Sea god Manannán mac Lir still missing after police search

Sculptor, John Darren Sutton with the sculpture.
Sculptor, John Darren Sutton with the sculpture.

A police ground and air search for the stolen sea god Manannán mac Lir that was sawn from its base at Gortmore Viewing Point on Binevenagh mountain outside Limavady has turned up nothing.

The disappearance of the six-foot statue has attracted a huge following on a Facebook page - ‘Bring back Manannan Mac Lir the Sea God’- campaigning for it to be brought home.

What's left of the sculpture at Gortmore, Limavady depicting Manann�n mac Lir  - the Irish god of the sea . (derr2301sj1)

What's left of the sculpture at Gortmore, Limavady depicting Manann�n mac Lir - the Irish god of the sea . (derr2301sj1)

The majestic statue by ‘Game of Thrones’ sculptor, Dungannon man Darren John Sutton, was reported missing on Wednesday morning, 21st January, by a passerby. All that remains of the majestic fibre glass sulpture overlooking Lough Foyle is the boat. Those who made off with the sea god left a wooden cross with the words ‘YOU SHALL HAVE NO OTHER GODS BEFORE ME ...”

Limavady Area Commander Chief Inspector Alan Hutton said the search on Monday started at around 1.30pm, with 12 officers searching the cliff top and surrounding Binevenagh area. He said police made use of the PSNI helicopter which was already in the area at the time. At the end of the search at 3.30pm, he said nothing had been found.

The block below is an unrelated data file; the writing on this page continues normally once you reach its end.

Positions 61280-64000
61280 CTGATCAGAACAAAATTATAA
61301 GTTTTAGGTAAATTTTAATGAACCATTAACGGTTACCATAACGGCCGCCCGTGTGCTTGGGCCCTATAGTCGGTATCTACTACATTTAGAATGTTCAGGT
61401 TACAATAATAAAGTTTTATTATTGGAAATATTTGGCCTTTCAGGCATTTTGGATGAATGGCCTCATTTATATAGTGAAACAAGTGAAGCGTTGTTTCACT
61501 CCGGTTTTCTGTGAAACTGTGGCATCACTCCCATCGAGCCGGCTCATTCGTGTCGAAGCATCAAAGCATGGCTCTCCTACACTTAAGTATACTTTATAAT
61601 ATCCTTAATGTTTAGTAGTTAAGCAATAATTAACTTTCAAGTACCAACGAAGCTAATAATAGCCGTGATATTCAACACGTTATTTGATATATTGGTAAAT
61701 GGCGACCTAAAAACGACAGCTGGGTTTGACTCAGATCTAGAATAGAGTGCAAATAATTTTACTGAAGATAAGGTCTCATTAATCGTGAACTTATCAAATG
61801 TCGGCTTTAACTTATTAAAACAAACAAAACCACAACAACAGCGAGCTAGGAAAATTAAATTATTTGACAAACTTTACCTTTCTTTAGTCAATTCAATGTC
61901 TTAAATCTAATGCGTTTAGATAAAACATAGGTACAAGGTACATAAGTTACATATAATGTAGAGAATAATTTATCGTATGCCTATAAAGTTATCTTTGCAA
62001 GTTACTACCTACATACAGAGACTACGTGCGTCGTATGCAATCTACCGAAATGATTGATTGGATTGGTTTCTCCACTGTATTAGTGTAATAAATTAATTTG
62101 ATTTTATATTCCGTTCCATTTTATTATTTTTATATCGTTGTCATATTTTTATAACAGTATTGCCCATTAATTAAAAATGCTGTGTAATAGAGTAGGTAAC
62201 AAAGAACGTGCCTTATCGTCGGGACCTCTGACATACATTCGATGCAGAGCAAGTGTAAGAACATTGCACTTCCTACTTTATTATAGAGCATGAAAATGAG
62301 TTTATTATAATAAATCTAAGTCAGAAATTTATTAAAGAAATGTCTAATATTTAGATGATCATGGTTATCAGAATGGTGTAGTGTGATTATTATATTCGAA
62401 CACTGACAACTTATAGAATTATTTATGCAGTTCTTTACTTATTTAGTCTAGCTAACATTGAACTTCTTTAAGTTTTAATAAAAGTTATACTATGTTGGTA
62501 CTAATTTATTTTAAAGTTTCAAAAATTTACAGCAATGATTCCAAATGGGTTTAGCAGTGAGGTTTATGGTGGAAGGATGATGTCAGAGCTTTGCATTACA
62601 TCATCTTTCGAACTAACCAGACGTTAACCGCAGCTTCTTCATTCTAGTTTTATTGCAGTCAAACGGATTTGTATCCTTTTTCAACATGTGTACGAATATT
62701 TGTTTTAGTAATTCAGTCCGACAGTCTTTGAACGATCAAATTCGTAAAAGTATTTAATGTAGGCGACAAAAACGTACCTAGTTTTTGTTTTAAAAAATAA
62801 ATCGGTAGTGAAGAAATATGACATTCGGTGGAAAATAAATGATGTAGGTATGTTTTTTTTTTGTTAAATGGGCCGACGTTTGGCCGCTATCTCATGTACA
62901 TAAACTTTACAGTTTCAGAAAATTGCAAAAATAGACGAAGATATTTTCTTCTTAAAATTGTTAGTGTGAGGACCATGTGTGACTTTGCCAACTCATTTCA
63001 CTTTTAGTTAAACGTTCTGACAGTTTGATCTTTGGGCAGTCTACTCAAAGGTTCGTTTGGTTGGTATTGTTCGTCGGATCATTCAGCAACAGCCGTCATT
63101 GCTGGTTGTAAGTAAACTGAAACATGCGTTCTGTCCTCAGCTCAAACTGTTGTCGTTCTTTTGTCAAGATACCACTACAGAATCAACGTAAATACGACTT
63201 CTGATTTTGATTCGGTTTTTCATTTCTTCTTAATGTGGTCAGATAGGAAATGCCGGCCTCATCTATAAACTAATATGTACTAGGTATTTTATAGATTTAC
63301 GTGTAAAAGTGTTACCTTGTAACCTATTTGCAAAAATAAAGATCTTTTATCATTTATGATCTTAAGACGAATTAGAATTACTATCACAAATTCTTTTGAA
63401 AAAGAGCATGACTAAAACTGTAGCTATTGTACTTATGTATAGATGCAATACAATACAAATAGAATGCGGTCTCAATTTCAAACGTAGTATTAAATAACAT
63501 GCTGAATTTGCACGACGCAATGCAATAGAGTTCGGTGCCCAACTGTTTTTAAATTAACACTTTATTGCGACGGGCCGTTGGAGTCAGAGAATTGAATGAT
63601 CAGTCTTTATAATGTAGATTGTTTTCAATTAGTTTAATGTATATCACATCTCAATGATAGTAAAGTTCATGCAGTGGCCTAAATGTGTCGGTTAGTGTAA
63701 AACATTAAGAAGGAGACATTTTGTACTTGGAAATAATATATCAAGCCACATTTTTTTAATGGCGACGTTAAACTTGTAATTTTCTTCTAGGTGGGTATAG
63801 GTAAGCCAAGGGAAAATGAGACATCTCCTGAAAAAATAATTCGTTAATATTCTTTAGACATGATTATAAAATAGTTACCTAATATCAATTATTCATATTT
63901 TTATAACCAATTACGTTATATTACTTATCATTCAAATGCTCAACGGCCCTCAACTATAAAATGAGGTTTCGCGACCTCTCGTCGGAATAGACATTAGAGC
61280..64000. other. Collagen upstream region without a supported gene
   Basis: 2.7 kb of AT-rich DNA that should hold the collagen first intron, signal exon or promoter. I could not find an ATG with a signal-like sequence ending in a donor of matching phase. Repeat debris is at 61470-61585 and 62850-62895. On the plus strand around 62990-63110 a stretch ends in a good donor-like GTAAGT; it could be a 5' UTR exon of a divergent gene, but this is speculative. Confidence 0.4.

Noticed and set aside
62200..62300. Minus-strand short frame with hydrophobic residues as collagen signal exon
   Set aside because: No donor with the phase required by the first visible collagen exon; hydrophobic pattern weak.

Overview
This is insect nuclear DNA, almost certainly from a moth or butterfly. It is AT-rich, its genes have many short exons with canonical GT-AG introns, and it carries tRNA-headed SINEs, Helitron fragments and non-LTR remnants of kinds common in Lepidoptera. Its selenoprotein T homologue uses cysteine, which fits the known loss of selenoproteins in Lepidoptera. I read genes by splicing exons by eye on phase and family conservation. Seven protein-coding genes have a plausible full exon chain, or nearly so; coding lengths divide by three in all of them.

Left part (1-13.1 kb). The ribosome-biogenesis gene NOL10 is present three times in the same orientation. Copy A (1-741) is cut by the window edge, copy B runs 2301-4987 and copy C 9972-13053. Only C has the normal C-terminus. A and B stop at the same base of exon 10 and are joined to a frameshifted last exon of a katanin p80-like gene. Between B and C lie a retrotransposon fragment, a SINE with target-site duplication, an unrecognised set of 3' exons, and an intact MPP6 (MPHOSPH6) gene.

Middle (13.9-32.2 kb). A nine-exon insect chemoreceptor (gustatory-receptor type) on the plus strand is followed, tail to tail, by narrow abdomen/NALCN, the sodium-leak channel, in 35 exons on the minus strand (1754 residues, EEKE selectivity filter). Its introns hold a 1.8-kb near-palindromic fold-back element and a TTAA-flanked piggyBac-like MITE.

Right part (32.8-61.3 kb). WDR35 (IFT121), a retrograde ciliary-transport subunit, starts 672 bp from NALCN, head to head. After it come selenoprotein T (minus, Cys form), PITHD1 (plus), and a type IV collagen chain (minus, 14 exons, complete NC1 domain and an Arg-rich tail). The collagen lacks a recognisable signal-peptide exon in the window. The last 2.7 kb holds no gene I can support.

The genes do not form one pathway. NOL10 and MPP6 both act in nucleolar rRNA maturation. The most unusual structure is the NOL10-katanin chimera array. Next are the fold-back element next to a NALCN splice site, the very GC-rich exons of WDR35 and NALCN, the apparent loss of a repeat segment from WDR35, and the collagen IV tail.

“We checked to make sure it hadn’t been discarded and was lying over the cliff somewhere,” Insp. Hutton told the ‘Journal’, explaining police had made the most prudent use of resources available.

“The idea is to recover the item and find the person or persons responsible for removing it. Whatever the motive is for its removal, there is no justification for it. This is not a god that people worship. It’s a statue.”

Insp. Hutton issued a renewed appeal to anyone who may have been in the Gortmore area in the days prior to the statue’s disappearance to think back if they saw anything ususual.

“It’s very hard to keep to keep anything secret, and I would urge anyone who knows anything about where it was discarded, or is being kept, to get in touch,” he said, adding he hoped the statue could be returned and, if not too badly damaged, replaced at Gortmore. He said Limavady Council and local ratepayers were the victim of the crime therefore it important those responsible for taking the statue were caught, as theft is not an acceptable practice and to ensure they do not do it again.

Chief Insp. Hutton said they had received information, but urged anyone with information to contact Limavady police.